• Ask your doctor if you can use antiviral medications. For these medications to work, they must be started within 48 hours of the start of the flu episode.

When To Go To The Doctor

doctor in ER

If your child has got the flu and has one or more of the following symptoms, you need to see your healthcare professional immediately.

  • Difficulty breathing
  • Fast breathing
  • Fever that is persistent or worsening
  • Dehydration
  • Seizures
  • Chest pain
  • Severe muscle pain
  • In-drawing of the ribs when breathing
  • Reduced level of consciousness or activity

How Is It Spread?

It is spread via respiratory droplets when in direct contact with a person who has the flu. When they sneeze, talk or cough, these droplets are released into the air and can get onto your skin, into your nose, eyes, and mouth. Touching, holding hands, and kissing someone with the flu will also allow the spread of the viruses.


It may also be spread when the respiratory droplets land on surfaces of objects such as telephones, doorknobs, toys, pencils and pens, tables, phones, and computer keyboards. The flu virus can survive for a while on these surfaces and so, its spread is possible when someone else makes contact with these surfaces. It may also be transmitted via shared utensils in the home.

People with the flu are contagious 1 – 2 days before their symptoms begin and up to 7 days after the start of the disease.

How To Prevent It

syringe vaccine

Generally, antibiotics cannot treat the flu but a few antivirals can. The key aspect of treatment is the provision of support and treatment for symptoms. Thus, it is imperative to prevent yourself and your child from developing the flu. The best way to prevent flu is to get vaccinated each year.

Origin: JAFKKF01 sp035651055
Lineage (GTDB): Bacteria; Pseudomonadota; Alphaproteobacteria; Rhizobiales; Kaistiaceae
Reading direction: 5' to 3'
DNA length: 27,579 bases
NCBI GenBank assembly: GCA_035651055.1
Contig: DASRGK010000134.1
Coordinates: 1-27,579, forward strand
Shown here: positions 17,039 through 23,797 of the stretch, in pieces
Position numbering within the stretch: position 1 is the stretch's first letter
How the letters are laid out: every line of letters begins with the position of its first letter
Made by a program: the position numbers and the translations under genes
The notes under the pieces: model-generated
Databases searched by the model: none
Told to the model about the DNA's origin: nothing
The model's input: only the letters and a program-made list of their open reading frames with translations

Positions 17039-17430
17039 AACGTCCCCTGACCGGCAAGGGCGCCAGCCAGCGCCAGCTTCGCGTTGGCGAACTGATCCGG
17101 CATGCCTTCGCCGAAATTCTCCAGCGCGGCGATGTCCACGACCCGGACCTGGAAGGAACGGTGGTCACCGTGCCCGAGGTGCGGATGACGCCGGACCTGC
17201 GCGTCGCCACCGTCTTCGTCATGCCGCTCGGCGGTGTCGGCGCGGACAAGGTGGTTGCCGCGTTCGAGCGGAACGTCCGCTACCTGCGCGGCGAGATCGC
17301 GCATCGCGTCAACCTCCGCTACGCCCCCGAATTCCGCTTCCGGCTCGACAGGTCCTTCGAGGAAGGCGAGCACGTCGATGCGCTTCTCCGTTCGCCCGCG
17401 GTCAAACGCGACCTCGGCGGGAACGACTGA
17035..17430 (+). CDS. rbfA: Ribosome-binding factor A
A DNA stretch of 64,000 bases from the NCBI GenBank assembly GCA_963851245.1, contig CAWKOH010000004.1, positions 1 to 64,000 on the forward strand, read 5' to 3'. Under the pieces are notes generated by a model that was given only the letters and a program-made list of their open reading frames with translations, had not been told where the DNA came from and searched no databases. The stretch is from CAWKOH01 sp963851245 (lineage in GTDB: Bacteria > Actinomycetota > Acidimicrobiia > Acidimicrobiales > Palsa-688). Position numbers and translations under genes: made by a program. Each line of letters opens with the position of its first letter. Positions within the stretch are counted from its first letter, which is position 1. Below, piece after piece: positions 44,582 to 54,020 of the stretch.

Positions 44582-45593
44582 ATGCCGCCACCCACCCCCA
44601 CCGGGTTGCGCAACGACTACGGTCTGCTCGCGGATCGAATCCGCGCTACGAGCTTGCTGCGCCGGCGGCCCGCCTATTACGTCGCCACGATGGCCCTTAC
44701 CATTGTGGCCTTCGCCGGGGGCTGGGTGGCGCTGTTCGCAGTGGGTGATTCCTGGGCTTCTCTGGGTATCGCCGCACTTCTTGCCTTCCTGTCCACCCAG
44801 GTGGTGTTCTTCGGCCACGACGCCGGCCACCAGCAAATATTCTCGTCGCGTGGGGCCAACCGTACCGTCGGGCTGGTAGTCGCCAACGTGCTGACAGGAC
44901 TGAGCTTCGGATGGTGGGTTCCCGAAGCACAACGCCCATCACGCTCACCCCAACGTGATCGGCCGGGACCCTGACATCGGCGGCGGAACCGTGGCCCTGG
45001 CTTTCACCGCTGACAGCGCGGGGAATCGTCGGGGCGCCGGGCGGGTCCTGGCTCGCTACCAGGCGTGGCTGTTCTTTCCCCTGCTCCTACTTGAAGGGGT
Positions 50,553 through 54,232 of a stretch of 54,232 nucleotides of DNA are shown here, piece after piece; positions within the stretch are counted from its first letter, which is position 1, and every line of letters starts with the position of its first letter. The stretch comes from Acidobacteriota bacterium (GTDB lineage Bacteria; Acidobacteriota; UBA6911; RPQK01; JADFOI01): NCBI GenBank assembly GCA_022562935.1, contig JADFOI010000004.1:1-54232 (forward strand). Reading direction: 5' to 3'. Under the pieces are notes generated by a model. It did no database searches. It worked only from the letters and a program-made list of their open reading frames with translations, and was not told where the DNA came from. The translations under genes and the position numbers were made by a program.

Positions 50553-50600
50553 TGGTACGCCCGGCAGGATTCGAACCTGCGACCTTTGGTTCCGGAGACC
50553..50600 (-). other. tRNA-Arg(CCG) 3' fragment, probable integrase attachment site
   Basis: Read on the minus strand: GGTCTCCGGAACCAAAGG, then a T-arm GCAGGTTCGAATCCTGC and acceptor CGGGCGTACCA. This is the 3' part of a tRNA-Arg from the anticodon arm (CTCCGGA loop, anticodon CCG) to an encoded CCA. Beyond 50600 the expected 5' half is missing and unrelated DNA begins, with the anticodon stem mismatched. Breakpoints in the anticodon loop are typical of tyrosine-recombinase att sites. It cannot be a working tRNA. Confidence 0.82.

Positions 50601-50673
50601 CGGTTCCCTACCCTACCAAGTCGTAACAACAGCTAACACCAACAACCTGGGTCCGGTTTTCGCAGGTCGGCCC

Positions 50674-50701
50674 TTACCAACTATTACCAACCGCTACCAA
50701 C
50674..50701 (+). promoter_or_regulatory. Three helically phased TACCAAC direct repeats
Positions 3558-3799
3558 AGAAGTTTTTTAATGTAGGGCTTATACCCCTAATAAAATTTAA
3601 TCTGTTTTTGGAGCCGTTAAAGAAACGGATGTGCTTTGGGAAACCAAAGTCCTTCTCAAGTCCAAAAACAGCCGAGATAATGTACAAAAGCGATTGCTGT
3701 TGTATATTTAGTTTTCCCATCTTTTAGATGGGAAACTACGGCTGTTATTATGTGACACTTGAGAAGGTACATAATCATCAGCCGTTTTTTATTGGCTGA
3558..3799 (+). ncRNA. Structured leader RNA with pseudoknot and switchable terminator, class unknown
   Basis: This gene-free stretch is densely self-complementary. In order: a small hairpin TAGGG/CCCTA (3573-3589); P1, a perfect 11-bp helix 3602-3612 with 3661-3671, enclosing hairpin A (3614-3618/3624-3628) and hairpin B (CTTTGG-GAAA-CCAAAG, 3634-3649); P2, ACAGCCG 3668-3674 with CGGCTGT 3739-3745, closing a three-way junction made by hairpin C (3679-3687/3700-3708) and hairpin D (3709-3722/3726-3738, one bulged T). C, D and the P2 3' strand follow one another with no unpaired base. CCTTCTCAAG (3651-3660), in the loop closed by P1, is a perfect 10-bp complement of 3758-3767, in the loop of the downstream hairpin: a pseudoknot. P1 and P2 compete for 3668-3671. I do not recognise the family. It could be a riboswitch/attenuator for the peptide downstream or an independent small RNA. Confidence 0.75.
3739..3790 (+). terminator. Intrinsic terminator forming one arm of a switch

The vaccinations for flu are of two types:

  1. Flu shot
  2. Nasal spray

They typically begin to work after the second week of administration. You should get your children older than 6 months flu shots as soon as the vaccines are available. The shots last for a period of one year because the viruses that cause the flu change or mutate frequently. The flu shots developed for the year are as such, the best protection in that year.  The nasal spray has been held off for now due to questions about its efficiency.

If they have a severe allergic reaction to eggs, had a reaction to a flu shot in the past, or are currently ill, they should be excused from getting the flu shot. You should speak with your healthcare professional on alternatives.

If you come in contact with objects touched by someone who has the flu, ensure that you wash your hands before eating or touching your eyes and nose. You should also do your best to stay away from people with the flu, or keep your interaction to the barest minimum.



Being prepared for the flu season is absolutely important. Ensure that your kids get the vaccines as soon as they are available. In the event of them coming down with the flu, you should take the steps above and monitor them closely so they don’t develop a severe form of the flu.

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Zubair Abdulahi, MBBS

Dr. Zubair Abdulahi is a licensed medical practitioner with a degree in medicine and surgery who is interested in using new media to influence health decisions by providing information on health queries. He has written for top publications in Nigeria like the Guardian. When he's not working as a doctor, he enjoys the game of football as well as sight-seeing and listening to classical music.
Zubair Abdulahi, MBBS